SEEN caught up with Jennyfer Crawford, founder of All Things Detroit. She tells us why she created the event for small businesses in Detroit and discusses all things entrepreneurism. Check out the next expo in Eastern Market on Nov. 4.
By Stephanie Steinberg
Name: Jennyfer Crawford
Title: Owner/Brand Manager
School attended: Southeastern High School in Detroit
1. Tell us about Ask Jennyfer and why you founded it?
I originally started to call myself Ask Jennyfer when friends and family started calling me for advice on everything from jobs to other information. When I started hosting events, I knew that was the perfect name for my business. I founded the company because I wanted to help individuals like myself who have a passion for doing the work they love.
2. Your business showcase All Things Detroit now attracts 12,000 people a year to Eastern Market. How did you come up with the idea for this event?
I was hosting events at Niki’s in Greektown. At the time, the event was very small, so I started to think of ways to promote a variety of different businesses in Detroit. I also knew I wanted to play a part in the growth happening here in my city. I was thinking of ways to create an event that would stand out. I wanted it to be different than any other event where vendors pay a fee and set up, but ultimately no one knows they are there. That is when I realized I had to help share the stories of these businesses and really focus on promoting their brands. All Things Detroit is not just a one-day event. It’s about putting small businesses in front of thousands of customers so they can build their brands and grow.
3. Have any big plans for All Things Detroit in the next year?
Yes! We have plans to expand into different cities like New York and Atlanta. As for events here in Detroit, we are working on ways to make it even bigger.
4. You started working in the construction industry after graduating from Detroit Public Schools. How did you transition from construction to entrepreneurism?
It kind of happened by accident. I was working on my business and — at that time — I just looked at my events as a hobby. As time went on I realized that I really loved working with small businesses, and I was really passionate about it. So, I decided to step out and take a chance with just $1,500 in my bank account.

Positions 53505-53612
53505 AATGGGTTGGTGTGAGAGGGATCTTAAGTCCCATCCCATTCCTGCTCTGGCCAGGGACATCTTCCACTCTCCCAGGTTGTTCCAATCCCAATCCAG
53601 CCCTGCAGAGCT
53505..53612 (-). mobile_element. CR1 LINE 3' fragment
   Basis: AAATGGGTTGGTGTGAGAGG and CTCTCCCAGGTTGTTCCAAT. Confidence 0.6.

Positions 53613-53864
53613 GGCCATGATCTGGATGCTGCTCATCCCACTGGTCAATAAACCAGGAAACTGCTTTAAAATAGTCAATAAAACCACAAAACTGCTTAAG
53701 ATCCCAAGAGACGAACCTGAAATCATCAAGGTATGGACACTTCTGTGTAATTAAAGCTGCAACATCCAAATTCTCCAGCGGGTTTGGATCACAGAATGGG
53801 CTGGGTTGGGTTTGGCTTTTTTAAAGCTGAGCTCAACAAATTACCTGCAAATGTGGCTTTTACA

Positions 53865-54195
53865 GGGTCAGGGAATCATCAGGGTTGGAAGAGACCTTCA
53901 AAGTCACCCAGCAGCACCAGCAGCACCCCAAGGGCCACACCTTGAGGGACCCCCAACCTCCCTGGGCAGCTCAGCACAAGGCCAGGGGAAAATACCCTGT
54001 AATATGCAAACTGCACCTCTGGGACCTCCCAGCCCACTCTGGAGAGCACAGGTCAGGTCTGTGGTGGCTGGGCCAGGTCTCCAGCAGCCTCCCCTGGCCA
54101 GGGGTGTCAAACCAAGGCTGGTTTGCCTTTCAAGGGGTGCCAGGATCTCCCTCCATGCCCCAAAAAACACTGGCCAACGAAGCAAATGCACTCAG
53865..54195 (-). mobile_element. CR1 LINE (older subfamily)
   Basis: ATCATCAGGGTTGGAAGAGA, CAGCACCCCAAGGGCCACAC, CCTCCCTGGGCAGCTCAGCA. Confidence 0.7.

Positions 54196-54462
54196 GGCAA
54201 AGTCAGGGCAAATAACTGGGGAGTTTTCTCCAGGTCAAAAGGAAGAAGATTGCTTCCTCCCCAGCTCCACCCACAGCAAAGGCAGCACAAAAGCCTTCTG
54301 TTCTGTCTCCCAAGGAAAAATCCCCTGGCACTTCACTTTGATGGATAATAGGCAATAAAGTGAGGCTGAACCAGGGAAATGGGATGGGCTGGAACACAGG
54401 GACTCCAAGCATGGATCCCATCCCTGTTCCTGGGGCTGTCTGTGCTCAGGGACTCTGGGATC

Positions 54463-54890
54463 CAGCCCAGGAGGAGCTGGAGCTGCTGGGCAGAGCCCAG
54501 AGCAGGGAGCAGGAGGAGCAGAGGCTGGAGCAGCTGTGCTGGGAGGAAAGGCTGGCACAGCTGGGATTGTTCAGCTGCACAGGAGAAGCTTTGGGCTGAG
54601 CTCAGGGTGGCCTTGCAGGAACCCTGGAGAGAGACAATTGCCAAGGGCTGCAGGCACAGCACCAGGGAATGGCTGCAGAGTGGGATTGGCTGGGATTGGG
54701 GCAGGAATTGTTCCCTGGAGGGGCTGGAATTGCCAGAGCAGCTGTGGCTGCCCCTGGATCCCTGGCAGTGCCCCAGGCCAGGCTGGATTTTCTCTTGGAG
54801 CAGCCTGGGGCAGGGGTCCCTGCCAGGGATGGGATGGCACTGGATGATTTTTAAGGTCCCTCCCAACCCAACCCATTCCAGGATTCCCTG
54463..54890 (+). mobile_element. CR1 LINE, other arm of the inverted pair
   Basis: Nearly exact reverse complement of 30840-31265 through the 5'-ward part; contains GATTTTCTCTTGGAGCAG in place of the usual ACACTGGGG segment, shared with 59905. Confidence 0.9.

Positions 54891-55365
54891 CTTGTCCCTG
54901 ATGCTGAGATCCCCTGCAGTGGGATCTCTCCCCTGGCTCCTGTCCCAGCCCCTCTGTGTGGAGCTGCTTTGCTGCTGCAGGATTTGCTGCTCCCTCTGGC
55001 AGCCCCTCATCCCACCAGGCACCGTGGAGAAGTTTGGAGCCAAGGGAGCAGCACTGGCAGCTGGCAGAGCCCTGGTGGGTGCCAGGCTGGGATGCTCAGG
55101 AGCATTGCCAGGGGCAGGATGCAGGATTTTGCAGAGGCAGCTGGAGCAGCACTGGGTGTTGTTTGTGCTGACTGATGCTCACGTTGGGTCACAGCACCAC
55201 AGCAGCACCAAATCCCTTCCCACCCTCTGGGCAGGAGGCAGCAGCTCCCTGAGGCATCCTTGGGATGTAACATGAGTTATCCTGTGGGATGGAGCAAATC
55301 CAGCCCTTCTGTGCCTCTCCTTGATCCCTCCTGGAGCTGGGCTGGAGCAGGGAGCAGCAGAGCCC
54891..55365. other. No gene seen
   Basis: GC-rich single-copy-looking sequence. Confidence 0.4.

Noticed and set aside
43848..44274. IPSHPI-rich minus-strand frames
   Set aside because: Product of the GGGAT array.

5. Did you learn any lessons from your experience working in construction that help you in your career today?
I was a project manager assistant for large construction projects. It was a job that requires you to be very detailed and organized. Those are definitely two things that have helped me throughout my career as a business owner.
6. You recently launched a podcast called “Ask Jennyfer: The Podcast” to highlight small business owners and entrepreneurs. What’s one of your favorite segments so far and what was it about?
My favorite episode so far is called “How to manage anxiety as an entrepreneur.” I really wanted to do this episode to bring awareness about anxiety among entrepreneurs. I struggle with anxiety and I wanted to let others know that is OK and that there is help out there.
7. One episode talked about the challenges of running a woman and minority-owned business. Do you have any advice for minority women with businesses in Detroit?
The advice that I would give to any woman-owned business is to stay positive, know your worth, take chances and never be afraid to show people who you are. Look at the word NO as the Next Opportunity or Next Option, not a roadblock.
8. Do you have any advice for entrepreneurs who want to start a business in Detroit?